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Sheep invade London hotels…
One of the wonders of London is the plethora of hotel mascots.
From Kaspar the Cat at The Savoy (who sits at the table whenever there would otherwise be thirteen guests) to the rubber ducks at Apex Hotels (waiting for guests’ in their bath tubs) and at The Stafford (in normal and super sizes, depending on the guest’s preference), there are several hotels in London with animal friends. But I did think only the Goring Hotel had sheep - wooden creatures with real fleece and rather sweet little beasts (I bet they’re a devil to keep clean though).
But to my great surprise, I discovered sheep during my stay at the Radisson Blu Edwardian Mercer Street too. A bright golden sheep to be precise, which guards the reception area. I suppose that makes his wool the Golden Fleece, so he’d better be careful in case any local Argonauts decide to steal him. Reception staff were quite proud of him, but no one could tell me how he got there. Maybe he just likes the hotel’s free WiFi?
I do wonder if he is getting lonely. After all, sheep are herd animals, as the Goring with its flock of sheep all over the hotel clearly knows. But he (or she, perhaps? You can’t tell) is all on his lonesome in Mercer Street.
There aren’t even any other animals to talk to – not even in surrounding hotels in Covent Garden as far as we know. There’s a big sculpture of a howling human head elsewhere in the hotel, but I don’t think it would make good conversation – it would probably just carry on screaming. And there’s a huge sofa, a sort of baroque confection with an unfeasibly high back – but I don’t think this sofa can talk, even though it looks as if (like in Terry Pratchett’s The Luggage) it could scuttle off quite fast on its elegant feet.
Upstairs there’s a Chinese sage, with his contented features and wispy beard, on the side table of the landing by the lift. He might be good company for the sheep – he looks a happy fellow, but he’d have to jump off the table and make his way downstairs in the depths of the night when no one would notice. And I don’t know whether the sheep speaks Chinese.
Or there’s the miniature pheasant that sits on top of the birdcage in the Dial restaurant. I rather like the fact that he’s sitting on the cage, and not in it – clearly Radisson Blu Edwardian believes in free range pheasants, which is only humane. And in this case I know the bird is a ‘he’, since he sports the glorious green head and drunken red face of the cock pheasant. I can just imagine his conversation with the sheep going: ”Honk. Honk.” “Baa.” And again: ”Honk.” Not particularly enlightening.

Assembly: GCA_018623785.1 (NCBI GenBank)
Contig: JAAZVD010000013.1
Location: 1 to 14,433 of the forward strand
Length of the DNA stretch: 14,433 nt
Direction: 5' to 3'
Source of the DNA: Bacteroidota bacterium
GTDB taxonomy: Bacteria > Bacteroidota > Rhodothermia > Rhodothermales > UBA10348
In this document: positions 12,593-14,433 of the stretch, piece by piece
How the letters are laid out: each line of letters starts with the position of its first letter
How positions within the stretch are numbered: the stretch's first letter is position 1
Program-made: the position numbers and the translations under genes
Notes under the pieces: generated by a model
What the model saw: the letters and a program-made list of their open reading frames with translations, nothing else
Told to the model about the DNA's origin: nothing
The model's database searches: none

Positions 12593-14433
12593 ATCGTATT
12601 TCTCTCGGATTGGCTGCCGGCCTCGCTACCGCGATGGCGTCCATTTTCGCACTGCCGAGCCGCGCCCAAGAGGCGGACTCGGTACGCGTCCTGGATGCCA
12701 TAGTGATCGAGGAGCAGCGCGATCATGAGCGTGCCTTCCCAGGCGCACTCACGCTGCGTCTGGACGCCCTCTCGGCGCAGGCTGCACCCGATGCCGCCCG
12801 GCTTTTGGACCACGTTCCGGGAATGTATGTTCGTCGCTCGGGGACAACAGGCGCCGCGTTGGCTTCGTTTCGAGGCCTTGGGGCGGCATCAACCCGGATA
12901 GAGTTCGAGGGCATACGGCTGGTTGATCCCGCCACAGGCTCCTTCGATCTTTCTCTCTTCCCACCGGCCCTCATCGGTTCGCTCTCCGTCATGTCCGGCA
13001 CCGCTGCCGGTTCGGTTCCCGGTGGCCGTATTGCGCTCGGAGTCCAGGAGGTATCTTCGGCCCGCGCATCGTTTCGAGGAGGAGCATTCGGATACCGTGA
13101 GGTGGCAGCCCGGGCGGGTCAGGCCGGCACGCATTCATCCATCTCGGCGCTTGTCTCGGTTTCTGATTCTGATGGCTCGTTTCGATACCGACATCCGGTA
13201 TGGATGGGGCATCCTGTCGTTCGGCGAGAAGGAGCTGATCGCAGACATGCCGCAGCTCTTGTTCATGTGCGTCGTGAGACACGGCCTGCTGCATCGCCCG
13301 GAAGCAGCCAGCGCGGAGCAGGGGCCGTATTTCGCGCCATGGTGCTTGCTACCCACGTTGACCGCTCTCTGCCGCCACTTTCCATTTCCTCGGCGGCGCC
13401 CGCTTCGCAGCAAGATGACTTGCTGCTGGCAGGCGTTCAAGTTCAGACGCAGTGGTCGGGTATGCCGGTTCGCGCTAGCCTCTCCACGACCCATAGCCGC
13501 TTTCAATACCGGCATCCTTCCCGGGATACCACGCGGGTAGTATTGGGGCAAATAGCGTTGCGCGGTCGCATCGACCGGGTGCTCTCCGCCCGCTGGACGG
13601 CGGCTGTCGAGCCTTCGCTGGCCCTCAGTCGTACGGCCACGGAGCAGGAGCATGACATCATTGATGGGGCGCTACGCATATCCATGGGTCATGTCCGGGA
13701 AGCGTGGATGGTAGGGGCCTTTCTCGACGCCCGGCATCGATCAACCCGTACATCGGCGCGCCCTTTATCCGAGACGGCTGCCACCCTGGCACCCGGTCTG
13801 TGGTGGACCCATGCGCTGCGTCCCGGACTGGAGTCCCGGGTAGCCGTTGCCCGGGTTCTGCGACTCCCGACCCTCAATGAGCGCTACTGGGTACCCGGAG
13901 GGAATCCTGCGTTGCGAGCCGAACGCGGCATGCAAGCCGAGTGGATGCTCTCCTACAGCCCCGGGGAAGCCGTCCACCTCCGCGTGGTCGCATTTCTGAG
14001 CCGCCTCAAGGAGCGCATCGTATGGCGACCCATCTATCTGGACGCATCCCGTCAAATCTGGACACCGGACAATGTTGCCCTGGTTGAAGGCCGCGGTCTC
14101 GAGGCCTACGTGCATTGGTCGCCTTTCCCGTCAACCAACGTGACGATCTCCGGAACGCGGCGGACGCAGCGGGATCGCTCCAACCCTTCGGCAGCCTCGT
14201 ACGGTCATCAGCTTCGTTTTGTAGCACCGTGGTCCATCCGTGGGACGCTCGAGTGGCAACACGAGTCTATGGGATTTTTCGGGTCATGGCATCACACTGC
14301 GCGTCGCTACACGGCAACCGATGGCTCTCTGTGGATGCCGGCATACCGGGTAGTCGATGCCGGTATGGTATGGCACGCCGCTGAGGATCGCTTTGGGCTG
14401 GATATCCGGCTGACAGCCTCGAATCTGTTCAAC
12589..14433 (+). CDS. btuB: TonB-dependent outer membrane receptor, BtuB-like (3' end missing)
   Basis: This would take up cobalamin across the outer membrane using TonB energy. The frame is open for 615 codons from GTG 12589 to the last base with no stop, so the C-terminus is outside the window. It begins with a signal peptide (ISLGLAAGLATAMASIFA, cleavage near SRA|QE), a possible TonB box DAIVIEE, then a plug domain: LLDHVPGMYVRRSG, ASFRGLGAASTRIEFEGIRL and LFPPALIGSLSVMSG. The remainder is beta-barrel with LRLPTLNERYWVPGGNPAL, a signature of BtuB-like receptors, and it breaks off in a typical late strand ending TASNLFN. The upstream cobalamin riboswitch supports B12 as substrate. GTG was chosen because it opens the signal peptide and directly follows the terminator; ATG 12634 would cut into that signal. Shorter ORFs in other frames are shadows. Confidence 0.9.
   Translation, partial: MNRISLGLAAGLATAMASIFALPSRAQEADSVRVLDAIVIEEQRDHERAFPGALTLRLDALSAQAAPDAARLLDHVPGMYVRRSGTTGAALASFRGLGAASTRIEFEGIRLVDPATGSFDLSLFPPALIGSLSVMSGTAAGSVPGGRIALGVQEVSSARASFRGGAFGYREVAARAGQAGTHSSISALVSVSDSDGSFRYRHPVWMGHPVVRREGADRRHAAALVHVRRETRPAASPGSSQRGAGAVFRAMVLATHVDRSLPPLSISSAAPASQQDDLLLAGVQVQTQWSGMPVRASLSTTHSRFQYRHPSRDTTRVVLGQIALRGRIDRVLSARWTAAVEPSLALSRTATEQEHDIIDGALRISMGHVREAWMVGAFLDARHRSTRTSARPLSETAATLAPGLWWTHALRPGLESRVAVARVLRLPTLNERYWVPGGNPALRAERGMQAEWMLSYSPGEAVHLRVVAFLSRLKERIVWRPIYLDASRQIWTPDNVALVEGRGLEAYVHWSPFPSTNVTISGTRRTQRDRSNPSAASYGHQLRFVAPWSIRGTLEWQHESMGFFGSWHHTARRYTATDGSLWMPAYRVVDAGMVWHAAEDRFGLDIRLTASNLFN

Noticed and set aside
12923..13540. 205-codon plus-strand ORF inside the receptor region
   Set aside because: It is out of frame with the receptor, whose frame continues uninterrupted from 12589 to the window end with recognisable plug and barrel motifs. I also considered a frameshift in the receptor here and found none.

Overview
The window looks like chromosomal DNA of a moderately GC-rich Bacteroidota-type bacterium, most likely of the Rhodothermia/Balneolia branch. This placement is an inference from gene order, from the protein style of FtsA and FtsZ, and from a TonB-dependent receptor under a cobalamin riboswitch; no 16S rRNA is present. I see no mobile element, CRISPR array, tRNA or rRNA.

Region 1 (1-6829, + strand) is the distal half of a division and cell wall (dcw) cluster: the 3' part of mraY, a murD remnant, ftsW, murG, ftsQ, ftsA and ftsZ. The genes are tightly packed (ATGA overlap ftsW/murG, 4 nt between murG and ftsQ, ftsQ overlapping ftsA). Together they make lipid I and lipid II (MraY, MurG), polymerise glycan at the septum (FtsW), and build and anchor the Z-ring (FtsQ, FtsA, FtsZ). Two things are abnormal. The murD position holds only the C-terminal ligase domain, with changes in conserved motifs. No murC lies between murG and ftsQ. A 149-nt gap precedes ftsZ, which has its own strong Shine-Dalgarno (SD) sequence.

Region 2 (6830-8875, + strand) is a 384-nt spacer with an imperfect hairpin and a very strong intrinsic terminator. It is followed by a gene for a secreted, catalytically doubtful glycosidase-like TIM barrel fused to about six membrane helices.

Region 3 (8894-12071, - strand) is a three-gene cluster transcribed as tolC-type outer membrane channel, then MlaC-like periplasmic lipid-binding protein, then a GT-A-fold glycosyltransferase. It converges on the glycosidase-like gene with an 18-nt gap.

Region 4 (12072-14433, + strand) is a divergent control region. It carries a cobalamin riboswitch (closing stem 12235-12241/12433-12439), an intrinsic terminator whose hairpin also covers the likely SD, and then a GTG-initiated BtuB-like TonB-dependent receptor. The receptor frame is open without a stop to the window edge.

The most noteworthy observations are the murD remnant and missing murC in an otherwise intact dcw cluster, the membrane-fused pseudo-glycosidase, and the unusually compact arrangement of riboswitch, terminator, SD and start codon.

So what is to be done? Should the sheep perhaps be allowed to trot along the road and join his tribe in the Goring?
I think not. The Goring sheep are, after all, quite ordinary sheep with white wool. They’re the kind of sheep that likes a traditional English family owned hotel, and have traditional values – Savile Row, Jermyn Street, English-gentleman sheep. Whereas this chap is a Covent Garden sheep, a theatrical, operatic, over-the-top, golden-fleeced sheep who wants cutting edge tailoring with a bit of hip-hop bling added. He’s a sheep with a contemporary twist, a sheep with a decidedly quirky taste.
I don’t think he’d fit in at The Goring. No, the only thing they can do at Mercer Street is get another golden sheep to keep him company, or at least borrow the rams from The May Fair’s Atrium…then again they’re guarding one of the most stylish London meeting rooms, the Danziger Suite.
Please send us your ideas if you know of anybody we could pair the Mercer Street sheep up with to make him or her feel less lonely. You might also want to check out our top 10 London hotel mascots on our Pinterest page.
Photo credits: London Hotels Insight bloggers Andrea and Timea.